Showtime’s ‘Outcry’ is a Nuanced Exploration of a Wrongful Conviction, but Neglects a Longer History of Moral Panic

After Greg Kelley was falsely accused of sexually assaulting a child in Leander, he endured a questionable trial and a drawn out appeals process. A new documentary series captures the case, but not the whole story.

The Williamson County jail.
The Williamson County jail. Courtesy of SHOWTIME

After Greg Kelley was falsely accused of sexually assaulting a child in Leander, he endured a questionable trial and a drawn out appeals process. A new documentary series captures the case, but not the whole story.

The Williamson County jail.
The Williamson County jail. Courtesy of SHOWTIME

It started with a case in a California preschool. Then another just up Interstate-5. Before long, there were two similar cases in Texas. Bizarre tales of the occult, animal sacrifice, and child abuse were coming out of day care centers all over the country, fueled by eyewitness reports from kids themselves. Child care centers closed down; parents chanted “we believe the children” at courthouses. History remembers this period, which started in the early ’80s, as the “Satanic Panic”—the same era in which Christian fundamentalist fervor flared up across the U.S. Dozens of child care providers were handed long prison sentences over these stories, which were proven untrue years, sometimes decades, later.

By 2000, the outcries had left the news cycle. Then in 2013, Greg Kelley—a star football player from Leander High School who his peers described as smart, hardworking, and committed to his sport—was arrested for molesting a 4-year-old boy at the in-home day care where Kelley was living at the time. By the time his trial took place in 2014, another 4-year-old at the home said Kelley assaulted him.

Showtime.

Kelley’s case, the subject of Pat Kondelis’ Outcry, a new documentary mini-series from Showtime, was reminiscent of those that came out of the moral panic of the ’80s and ’90s. Though occultism didn’t come up in Kelley’s case, calls to unequivocally “believe the children” were ever-present. Coercive interview techniques by the lead detective led to questionable testimony from the children involved. A shoddy police investigation fell apart in the courtroom. And, in the end, it led to a wrongful conviction. (Kondelis includes a short history of the Satanic Panic in his series, but doesn’t fully explore the legacy—even though it still informs cases like this today.)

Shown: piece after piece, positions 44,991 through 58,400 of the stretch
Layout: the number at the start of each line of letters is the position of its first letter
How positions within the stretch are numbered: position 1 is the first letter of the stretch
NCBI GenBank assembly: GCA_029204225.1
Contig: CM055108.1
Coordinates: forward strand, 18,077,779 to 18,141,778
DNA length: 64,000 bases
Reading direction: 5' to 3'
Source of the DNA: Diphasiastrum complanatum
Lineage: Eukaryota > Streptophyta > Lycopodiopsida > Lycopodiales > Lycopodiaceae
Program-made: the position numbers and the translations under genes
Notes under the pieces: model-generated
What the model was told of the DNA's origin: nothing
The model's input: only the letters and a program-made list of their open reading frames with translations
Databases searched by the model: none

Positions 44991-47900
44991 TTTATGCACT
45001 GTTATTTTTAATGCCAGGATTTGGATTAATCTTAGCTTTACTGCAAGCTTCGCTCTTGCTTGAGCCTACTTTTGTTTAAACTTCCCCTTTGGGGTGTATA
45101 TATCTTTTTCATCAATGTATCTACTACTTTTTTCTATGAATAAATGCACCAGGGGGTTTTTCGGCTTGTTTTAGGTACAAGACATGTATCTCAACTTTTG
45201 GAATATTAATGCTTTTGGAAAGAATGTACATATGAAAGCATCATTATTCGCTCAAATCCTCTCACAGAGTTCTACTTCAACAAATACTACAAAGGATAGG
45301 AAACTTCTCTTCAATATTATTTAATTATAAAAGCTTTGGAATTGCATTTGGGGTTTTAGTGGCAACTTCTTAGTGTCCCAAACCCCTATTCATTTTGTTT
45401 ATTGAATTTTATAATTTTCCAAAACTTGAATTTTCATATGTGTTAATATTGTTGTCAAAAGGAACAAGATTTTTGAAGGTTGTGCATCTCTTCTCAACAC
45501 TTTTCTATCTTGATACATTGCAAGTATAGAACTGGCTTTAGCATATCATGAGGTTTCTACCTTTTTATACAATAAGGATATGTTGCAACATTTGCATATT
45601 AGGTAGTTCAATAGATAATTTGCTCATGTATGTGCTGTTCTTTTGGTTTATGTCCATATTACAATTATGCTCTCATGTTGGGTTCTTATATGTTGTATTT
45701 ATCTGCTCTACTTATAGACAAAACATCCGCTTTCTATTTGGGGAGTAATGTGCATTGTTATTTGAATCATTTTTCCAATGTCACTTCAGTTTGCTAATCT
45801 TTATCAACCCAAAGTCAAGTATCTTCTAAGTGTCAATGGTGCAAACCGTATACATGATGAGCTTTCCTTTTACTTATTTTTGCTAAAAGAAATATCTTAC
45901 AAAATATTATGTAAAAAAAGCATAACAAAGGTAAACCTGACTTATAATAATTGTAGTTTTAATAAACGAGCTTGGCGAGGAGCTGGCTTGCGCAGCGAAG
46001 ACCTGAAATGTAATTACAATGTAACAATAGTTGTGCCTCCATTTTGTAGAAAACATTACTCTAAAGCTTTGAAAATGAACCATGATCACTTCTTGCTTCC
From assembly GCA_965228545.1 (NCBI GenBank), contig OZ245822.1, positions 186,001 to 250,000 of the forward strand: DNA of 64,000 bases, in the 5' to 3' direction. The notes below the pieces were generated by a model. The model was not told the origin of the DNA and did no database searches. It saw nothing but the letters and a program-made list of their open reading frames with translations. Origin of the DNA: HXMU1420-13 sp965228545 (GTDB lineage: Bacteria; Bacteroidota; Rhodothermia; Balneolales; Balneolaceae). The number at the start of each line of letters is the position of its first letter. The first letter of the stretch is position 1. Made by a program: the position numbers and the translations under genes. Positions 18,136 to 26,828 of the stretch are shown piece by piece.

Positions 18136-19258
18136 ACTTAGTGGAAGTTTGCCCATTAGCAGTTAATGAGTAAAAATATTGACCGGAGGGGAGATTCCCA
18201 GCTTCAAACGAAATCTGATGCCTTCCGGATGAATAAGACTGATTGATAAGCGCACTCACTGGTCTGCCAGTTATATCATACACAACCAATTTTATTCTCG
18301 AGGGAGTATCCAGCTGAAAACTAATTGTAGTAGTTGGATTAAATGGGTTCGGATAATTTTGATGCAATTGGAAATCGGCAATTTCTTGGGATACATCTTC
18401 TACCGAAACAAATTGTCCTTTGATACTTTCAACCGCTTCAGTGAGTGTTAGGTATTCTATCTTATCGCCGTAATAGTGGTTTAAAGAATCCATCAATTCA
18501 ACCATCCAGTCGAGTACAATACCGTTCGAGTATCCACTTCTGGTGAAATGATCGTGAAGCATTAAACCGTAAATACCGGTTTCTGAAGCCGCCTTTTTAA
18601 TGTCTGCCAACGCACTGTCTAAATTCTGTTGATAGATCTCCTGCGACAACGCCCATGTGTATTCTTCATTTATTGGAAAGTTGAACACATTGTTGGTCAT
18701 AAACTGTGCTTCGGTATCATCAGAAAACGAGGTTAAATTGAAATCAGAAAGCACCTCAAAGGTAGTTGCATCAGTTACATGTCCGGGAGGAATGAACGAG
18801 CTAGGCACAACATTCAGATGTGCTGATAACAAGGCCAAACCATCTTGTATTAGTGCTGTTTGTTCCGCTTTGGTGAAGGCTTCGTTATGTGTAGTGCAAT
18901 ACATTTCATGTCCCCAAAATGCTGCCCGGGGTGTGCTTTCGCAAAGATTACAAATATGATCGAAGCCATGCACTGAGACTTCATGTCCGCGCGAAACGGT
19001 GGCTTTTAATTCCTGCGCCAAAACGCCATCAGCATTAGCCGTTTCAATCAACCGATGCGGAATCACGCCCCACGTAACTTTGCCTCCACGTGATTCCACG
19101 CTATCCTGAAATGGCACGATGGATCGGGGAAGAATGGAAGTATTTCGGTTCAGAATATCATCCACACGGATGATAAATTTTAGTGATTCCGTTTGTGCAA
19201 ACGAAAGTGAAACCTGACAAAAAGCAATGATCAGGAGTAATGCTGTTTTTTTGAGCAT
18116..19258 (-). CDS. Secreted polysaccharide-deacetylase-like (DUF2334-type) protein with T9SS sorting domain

Central Texas is no stranger to wrongful convictions in child sex assault cases. The 2016 documentary Southwest of Salem covers the case of the San Antonio Four, four Latina women who were convicted of sadistically abusing two young girls during the Satanic Panic and were recently exonerated after 24 years of prison and legal proceedings. The film draws a clear connection between the accused women’s lesbianism and residual cultural associations linking homosexuality and sexual deviance that were exploited in the trial. Debbie Nathan, the author of the preeminent book on the panic, Satan’s Silence: Ritual Abuse and the Making of a Modern American Witch Hunt, says in the documentary that it’s common for the defendants in such cases to be gay or suspected to be gay. While Southwest of Salem squarely places its story in a conservative social context, Outcry never fully does so. The show hints at the homogeneity and “wholesome values” of this Central Texas community, but doesn’t dig deeper.

Deborah S. Esquenazi Productions, LLC

In 2013, Kelley had already been in the news frequently for his high school sports career, so his criminal case was high-profile from start to finish. There’s at least one other obvious reason for this: It’s unusual for young, white passing football stars to go to jail in Texas, but it’s not all that rare for Latina women and mothers to be locked away. It’s worth asking whether Kelley would ever have gotten out if he wasn’t given the benefit of the doubt by some in his community, as many wrongly convicted Black and Brown folks are not.